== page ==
The knee is a complex structure with many components that make it vulnerable to a variety of sports injuries. Most people suffer a minor knee problem at one time or another. Knee injuries often occur during sporting activities, too. In 2009, knee injuries were the most common reason for visiting an orthopedic specialist.
Knee Anatomy and Function
The knee joint is the largest joint of the body and the one that is most easily injured. Two cushioning discs call menisci separate the upper and lower bones of the knee. The upper leg bone (the femur) and the bones of the lower legs are connected by ligaments, tendons, and muscles. The surface of the bones is covered by cartilage, a substance that absorbs shock and provides a smooth, gliding surface. Knee injuries are the result of damage to one or more of these structures. Of the four major ligaments found in the knee, the three that are injured the most are the anterior cruciate ligament (ACL), the medial collateral ligament (MCL), and the posterior cruciate ligament (PCL).
The ACL is injured when athletes are changing direction rapidly, slowing down when running, or landing from a jump. Individuals who play basketball, football, and soccer and those who ski are particularly at high risk for ACL injuries. If this structure is damaged, you could require surgery to regain full function of your knee. This will all depend on the severity of your injury and your activity level.
Most of the time ACL tears are too severe to be stitched back together. The orthopedic surgeon will have to surgically repair this structure by reconstructing the ligament. Most of the time the doctor will use a tissue graft to repair the ligament. This graft acts as scaffolding for new ligament to grow on. Most of the time grafts are taken from the patellar tendon or the hamstring tendons.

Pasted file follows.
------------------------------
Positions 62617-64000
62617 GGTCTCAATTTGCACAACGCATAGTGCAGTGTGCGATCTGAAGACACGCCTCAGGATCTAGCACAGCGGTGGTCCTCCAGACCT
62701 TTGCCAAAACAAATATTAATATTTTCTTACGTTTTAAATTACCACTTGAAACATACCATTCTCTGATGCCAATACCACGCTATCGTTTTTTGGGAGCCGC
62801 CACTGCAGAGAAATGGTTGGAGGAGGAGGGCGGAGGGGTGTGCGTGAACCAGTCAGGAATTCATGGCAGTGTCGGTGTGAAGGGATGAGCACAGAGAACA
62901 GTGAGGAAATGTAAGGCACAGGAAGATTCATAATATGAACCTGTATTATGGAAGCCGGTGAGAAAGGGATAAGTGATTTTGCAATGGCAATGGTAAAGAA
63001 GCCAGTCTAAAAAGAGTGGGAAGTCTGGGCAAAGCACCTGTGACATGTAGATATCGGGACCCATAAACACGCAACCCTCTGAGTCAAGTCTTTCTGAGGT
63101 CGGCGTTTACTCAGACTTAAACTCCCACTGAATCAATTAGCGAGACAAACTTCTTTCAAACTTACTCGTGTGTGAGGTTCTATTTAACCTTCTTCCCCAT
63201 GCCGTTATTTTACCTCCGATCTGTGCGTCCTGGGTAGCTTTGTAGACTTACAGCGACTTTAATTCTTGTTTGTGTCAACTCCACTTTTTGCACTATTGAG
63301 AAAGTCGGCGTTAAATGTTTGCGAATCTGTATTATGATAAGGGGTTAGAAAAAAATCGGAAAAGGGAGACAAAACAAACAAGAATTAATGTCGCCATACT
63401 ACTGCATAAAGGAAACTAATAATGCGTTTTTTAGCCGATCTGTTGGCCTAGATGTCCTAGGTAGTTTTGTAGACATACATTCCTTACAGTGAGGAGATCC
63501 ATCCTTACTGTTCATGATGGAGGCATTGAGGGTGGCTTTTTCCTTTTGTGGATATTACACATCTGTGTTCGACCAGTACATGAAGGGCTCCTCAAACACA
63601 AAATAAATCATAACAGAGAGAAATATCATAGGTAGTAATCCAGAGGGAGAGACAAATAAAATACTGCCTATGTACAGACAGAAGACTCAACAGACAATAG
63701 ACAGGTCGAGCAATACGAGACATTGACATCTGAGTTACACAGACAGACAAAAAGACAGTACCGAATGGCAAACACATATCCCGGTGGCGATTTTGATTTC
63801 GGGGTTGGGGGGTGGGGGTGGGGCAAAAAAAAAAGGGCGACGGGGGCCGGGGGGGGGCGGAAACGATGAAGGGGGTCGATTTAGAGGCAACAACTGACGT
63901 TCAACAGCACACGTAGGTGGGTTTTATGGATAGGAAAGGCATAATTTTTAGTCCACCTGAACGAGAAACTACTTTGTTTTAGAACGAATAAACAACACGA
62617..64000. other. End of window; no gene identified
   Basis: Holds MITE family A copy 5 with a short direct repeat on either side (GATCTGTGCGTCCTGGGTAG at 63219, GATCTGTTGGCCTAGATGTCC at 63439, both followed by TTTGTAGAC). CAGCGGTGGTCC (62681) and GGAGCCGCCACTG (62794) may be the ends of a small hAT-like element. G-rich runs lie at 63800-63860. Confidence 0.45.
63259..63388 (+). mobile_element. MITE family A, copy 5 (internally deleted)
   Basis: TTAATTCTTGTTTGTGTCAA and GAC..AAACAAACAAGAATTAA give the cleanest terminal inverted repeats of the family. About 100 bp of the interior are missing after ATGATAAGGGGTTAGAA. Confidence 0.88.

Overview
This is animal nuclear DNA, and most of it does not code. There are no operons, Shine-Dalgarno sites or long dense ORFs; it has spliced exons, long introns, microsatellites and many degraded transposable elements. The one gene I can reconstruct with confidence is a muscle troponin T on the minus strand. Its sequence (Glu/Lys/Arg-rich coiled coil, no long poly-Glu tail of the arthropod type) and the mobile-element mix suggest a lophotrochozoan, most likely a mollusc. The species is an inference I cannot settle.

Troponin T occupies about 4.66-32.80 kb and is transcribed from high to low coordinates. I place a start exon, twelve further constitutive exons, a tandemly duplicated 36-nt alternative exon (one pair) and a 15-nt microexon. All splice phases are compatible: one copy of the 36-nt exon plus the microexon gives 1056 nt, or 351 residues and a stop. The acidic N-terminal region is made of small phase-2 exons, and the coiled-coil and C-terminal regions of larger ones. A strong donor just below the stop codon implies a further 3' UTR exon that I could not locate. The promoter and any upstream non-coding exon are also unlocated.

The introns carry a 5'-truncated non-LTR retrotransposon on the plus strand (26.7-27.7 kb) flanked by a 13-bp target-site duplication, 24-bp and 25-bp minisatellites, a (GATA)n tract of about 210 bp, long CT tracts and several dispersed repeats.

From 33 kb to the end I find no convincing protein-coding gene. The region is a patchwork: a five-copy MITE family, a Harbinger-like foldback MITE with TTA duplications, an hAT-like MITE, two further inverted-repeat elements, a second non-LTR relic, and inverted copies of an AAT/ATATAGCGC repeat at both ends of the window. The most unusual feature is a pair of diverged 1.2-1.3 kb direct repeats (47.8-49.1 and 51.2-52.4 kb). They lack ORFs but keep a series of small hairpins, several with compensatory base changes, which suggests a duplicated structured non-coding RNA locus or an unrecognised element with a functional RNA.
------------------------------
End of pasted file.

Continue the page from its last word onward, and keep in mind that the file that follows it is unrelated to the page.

A direct blow to the outer aspect of the knee commonly causes injuries to the MCL. Those athletes who play football and soccer are at the highest risk. When the knee is forced sideways, the MCL can tear and result in knee pain. Swelling will occur with a MCL injury as well and the knee will become unstable and give way.
When the MCL is torn severely and cannot heal correctly, surgery is necessary. This will involve grafting a piece of tendon to allow the portions of the torn ligament to connect to. Most of the time, however, these injuries can be treated without surgical intervention.
The PCL is most commonly injured when an athlete receives a blow to the front of the knee. This structure can also be torn or injured if the individual makes a simple misstep on the playing field. Those who participate in football and soccer are at the greatest risk for a PCL injury. This ligament is located in the back of the knee and connects the femur to the shinbone (the tibia).
When an athlete suffers a PCL tear or injury, the orthopedic specialist will most likely recommend surgery. This is done to rebuild the ligament by replacing the torn structure with a tissue graft. During the procedure the doctor will rebuild the PCL. A tendon or other structure is used to replace the torn ligament.
The menisci tear in different ways. The orthopedic specialist depending on how they look, where they occur, and how complex they are classes the tears. Common tears include the parrot-beak, flap, bucket handle, longitudinal, and mixed/complex. Sports-related tears of the meniscus often happen along with other knee injury. Sudden tears can occur when the athlete squats or twists the knee. Direct contact or a sharp blow can also cause meniscus injury.
When a meniscus tear is serious and the symptoms persist with nonsurgical treatment, your doctor may recommend an arthroscopic procedure of the knee. This is one of the most commonly performed surgical procedures where the orthopedic specialist inserts a miniature camera into the knee joint to trim and repair the tear to the meniscus. While he is doing this surgery, other torn structures can be repaired and treated as well.